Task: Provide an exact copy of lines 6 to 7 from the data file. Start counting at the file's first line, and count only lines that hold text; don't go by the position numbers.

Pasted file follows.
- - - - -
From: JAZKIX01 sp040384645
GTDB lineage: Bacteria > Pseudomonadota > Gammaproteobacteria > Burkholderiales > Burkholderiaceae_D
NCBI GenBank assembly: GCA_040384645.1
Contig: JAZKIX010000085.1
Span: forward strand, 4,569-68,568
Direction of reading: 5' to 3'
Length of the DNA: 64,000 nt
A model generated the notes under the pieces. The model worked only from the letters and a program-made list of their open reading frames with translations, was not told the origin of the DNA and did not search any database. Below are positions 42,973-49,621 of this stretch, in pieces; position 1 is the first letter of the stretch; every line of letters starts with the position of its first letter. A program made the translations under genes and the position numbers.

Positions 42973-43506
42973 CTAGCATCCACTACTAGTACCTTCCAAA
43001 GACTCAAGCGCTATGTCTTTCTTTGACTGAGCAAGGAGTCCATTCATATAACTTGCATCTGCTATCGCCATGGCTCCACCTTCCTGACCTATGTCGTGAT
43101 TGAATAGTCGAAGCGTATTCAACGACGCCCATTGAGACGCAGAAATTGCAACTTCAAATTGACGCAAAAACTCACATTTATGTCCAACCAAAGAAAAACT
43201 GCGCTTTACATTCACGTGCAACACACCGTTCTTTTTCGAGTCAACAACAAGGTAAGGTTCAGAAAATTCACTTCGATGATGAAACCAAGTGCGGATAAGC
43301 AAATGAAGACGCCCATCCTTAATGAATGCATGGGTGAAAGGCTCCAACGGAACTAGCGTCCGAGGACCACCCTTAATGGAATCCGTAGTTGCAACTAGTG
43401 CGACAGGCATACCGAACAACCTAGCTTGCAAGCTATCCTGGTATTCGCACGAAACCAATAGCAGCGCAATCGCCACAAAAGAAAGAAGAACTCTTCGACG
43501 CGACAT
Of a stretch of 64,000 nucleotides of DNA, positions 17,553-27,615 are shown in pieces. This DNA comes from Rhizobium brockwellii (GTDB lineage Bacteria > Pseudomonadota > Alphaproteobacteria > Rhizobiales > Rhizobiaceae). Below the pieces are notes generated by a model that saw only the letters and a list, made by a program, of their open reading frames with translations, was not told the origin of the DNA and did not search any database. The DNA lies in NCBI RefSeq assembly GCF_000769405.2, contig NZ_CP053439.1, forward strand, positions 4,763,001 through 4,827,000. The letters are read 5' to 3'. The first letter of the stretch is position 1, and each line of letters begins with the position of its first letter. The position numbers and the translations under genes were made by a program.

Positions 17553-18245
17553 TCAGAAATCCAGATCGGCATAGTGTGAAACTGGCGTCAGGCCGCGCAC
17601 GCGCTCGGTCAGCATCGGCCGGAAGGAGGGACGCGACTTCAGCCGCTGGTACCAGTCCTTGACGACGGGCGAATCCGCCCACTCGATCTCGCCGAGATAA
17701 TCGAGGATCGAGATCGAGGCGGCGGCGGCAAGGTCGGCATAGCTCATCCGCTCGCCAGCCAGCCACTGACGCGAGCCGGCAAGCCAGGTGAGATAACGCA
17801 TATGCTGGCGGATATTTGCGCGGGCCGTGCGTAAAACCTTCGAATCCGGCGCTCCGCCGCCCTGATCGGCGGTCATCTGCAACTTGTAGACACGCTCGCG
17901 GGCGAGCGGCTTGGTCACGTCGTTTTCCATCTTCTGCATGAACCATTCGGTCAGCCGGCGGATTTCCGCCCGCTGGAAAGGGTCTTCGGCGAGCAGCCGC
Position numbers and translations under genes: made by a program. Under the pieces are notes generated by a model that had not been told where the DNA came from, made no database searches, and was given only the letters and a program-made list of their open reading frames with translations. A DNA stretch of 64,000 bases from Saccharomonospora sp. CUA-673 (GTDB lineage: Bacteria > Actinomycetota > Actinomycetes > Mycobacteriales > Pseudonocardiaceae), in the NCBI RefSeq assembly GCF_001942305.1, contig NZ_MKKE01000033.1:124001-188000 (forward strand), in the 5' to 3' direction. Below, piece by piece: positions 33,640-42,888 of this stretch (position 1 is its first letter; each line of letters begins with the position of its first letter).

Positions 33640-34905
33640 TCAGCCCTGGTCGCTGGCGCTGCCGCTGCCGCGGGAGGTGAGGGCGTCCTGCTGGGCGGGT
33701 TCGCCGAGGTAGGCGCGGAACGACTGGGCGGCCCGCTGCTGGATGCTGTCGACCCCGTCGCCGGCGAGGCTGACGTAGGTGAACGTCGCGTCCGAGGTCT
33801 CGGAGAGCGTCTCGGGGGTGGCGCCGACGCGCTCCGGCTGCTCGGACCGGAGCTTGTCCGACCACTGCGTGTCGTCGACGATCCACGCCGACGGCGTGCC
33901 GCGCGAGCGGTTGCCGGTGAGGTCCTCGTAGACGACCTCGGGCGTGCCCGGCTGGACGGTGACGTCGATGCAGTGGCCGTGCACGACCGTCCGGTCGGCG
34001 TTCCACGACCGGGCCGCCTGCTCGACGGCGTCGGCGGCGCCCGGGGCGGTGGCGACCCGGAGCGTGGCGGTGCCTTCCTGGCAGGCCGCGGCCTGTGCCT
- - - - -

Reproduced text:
Direction of reading: 5' to 3'
Length of the DNA: 64,000 nt